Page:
S.V.D. conception and design, analysis, interpretation of data, drafting the article, final approval of the version to be published, and agreement to be accountable for all aspects of the work thereby ensuring that questions related to the accuracy or integrity of any part of the work are appropriately investigated and resolved; P.D.M.: conception and design, analysis and interpretation of data, drafting the article, final approval of the version to be published, and agreement to be accountable for all aspects of the work thereby ensuring that questions related to the accuracy or integrity of any part of the work are appropriately investigated and resolved; M.C., J.C.T., M.P., J.H.A.: conception and design, acquisition of data, interpretation of data, revisions for critically for important intellectual content, final approval of the version to be published, and agreement to be accountable for all aspects of the work thereby ensuring that questions related to the accuracy or integrity of any part of the work are appropriately investigated and resolved; R.D.L.: conception and design, analysis and interpretation of data, revisions for critically for important intellectual content, final approval of the version to be published, and agreement to be accountable for all aspects of the work thereby ensuring that questions related to the accuracy or integrity of any part of the work are appropriately investigated and resolved.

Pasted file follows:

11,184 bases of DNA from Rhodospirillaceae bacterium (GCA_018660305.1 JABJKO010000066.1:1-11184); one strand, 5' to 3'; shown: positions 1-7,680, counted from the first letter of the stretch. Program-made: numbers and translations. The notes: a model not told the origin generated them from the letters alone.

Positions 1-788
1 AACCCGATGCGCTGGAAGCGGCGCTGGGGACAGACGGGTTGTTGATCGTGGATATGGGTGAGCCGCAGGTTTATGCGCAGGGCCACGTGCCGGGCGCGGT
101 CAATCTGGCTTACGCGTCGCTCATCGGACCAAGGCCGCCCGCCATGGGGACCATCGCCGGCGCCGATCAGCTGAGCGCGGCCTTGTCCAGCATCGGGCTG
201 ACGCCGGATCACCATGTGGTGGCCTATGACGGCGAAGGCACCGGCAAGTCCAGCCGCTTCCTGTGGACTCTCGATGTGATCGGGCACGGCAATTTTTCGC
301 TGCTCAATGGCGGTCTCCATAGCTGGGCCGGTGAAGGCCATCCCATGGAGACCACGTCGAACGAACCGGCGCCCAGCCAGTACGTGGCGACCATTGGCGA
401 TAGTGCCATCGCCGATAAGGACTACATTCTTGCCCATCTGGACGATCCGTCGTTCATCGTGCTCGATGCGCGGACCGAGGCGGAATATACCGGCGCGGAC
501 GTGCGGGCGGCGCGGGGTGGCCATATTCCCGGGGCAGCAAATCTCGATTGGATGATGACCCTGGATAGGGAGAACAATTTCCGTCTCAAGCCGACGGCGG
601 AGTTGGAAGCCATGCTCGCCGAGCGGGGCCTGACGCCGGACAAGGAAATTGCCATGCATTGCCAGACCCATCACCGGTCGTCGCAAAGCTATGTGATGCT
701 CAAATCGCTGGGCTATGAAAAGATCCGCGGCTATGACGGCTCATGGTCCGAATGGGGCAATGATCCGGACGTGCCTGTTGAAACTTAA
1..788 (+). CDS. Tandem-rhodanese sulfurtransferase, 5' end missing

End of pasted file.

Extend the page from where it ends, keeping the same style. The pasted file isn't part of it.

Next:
Funding

This analysis was funded by the Duke Clinical Research Institute. The sponsor of the randomized trial from which this work was derived had no role in this study.

Compliance with ethical standards

Conflict of interest

J.C.T. has received research support from Amarin, AstraZeneca, DalCor, Eli-Lilly, Hoffmann-LaRoche, Merck, Pfizer, Sanofi and Servier, and honoraria (to his institution) from Hoffmann-LaRoche, Pfizer, Servier and Valeant. Disclosures for J.H.A. and R.D.L. are available at https://www.dcri.org/about-us/conflict-of-interest. The remaining authors have disclosed that they do not have any conflicts of interest.

Supplementary material

11239_2017_1480_MOESM1_ESM.docx (19 kb)
Supplementary material 1 (DOCX 18 KB)